Call for Input on Proposed Alcohol Energy Labelling

​​​​Food Standards Australia New Zealand (FSANZ) is calling for comment on a proposal to require energy content information on the label of alcoholic beverages. 

Currently most alcoholic beverages are not required to display any nutritional information, including energy content. 

Australian and New Zealand food ministers asked FSANZ to consider energy labelling on alcoholic beverages to assist consumers in making informed choices consistent with dietary guidelines. 

FSANZ is proposing to amend the Australia New Zealand Food Standards Code (the Code) to require energy (kilojoule) content information on the label of alcoholic beverages1

FSANZ CEO Dr Sandra Cuthbert said both the Australian and New Zealand dietary guidelines recommend limiting alcohol intake to help achieve appropriate energy intake. 

“Available evidence indicates the energy content of alcoholic beverages is not well understood by many consumers” Dr Cuthbert said. 

“The proposed approach ensures greater coverage and consistency of energy labelling to support consumers to make informed choices.”  

FSANZ’s assessment considered the best available evidence, relevant policy guidance, stakeholder views and the costs and benefits of providing energy content information on alcoholic beverages.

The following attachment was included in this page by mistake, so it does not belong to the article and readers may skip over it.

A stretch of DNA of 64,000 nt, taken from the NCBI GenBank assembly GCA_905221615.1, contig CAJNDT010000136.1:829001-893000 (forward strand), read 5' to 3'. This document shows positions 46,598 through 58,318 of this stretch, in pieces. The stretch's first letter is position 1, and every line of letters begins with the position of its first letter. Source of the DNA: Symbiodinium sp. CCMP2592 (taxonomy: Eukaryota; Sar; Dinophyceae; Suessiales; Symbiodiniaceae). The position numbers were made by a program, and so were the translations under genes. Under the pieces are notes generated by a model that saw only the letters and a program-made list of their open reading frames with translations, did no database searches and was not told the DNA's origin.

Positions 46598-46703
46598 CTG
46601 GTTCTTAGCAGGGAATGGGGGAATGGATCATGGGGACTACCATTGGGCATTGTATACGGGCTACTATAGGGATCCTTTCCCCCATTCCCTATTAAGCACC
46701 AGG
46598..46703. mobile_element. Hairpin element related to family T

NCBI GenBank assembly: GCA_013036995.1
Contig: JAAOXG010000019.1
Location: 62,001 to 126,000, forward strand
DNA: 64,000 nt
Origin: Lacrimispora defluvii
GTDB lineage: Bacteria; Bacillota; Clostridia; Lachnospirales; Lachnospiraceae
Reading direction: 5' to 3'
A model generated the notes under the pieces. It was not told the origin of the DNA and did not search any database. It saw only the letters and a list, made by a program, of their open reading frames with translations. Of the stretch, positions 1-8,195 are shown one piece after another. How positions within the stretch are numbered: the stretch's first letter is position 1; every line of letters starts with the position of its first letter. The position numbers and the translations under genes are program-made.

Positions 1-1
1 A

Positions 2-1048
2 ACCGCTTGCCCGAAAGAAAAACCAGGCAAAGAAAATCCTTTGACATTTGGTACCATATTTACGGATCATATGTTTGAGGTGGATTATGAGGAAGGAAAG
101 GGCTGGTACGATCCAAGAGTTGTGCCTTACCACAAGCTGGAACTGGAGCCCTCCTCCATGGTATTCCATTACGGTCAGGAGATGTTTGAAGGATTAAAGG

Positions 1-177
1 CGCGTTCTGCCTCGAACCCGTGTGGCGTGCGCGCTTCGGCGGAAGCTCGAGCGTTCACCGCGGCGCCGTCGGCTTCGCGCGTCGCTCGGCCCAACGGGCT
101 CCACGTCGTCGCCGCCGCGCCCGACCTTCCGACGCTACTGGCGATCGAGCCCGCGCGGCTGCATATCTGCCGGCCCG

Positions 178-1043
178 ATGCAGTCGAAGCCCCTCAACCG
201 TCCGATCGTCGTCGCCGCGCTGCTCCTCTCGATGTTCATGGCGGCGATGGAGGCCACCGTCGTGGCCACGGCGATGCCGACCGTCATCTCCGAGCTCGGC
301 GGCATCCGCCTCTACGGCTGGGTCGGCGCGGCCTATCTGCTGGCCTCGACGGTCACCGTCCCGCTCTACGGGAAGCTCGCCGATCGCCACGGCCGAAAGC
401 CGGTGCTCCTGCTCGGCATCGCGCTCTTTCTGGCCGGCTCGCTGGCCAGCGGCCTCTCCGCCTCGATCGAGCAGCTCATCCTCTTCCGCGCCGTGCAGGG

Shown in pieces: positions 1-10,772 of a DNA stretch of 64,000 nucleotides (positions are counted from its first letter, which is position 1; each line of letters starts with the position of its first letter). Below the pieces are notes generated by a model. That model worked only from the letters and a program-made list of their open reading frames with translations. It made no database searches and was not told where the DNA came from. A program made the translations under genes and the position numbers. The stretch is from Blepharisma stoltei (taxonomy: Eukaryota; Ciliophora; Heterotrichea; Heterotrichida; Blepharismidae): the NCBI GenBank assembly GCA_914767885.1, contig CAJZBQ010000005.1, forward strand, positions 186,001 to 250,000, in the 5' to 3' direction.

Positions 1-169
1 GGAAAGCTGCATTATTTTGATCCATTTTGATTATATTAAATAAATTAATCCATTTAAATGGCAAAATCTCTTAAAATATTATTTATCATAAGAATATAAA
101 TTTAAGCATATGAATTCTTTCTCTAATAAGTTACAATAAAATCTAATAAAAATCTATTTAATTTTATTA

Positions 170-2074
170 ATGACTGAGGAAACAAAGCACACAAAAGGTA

The call for submissions provides a summary of FSANZ’s assessment and includes draft amendments to the Code. Interested parties are invited to comment on the proposed amendments. The period for comment closes at 6pm (Canberra time) 27 February 2023.

1 standardised alcoholic beverages e.g. beer, wine and beverages containing no less than 0.5% alcohol by volume that are not standardised alcoholic beverages.

What happens to my feedback? 

We will publish all submissions to our website as soon as possible at the end of the public comment period. 

We will consider all feedback received through this submission process before making a decision on whether to approve the proposal. 

Our decision will be notified to ministers responsible for food regulation who can ask for a review or agree to include the amendment in the Food Standards Code. 

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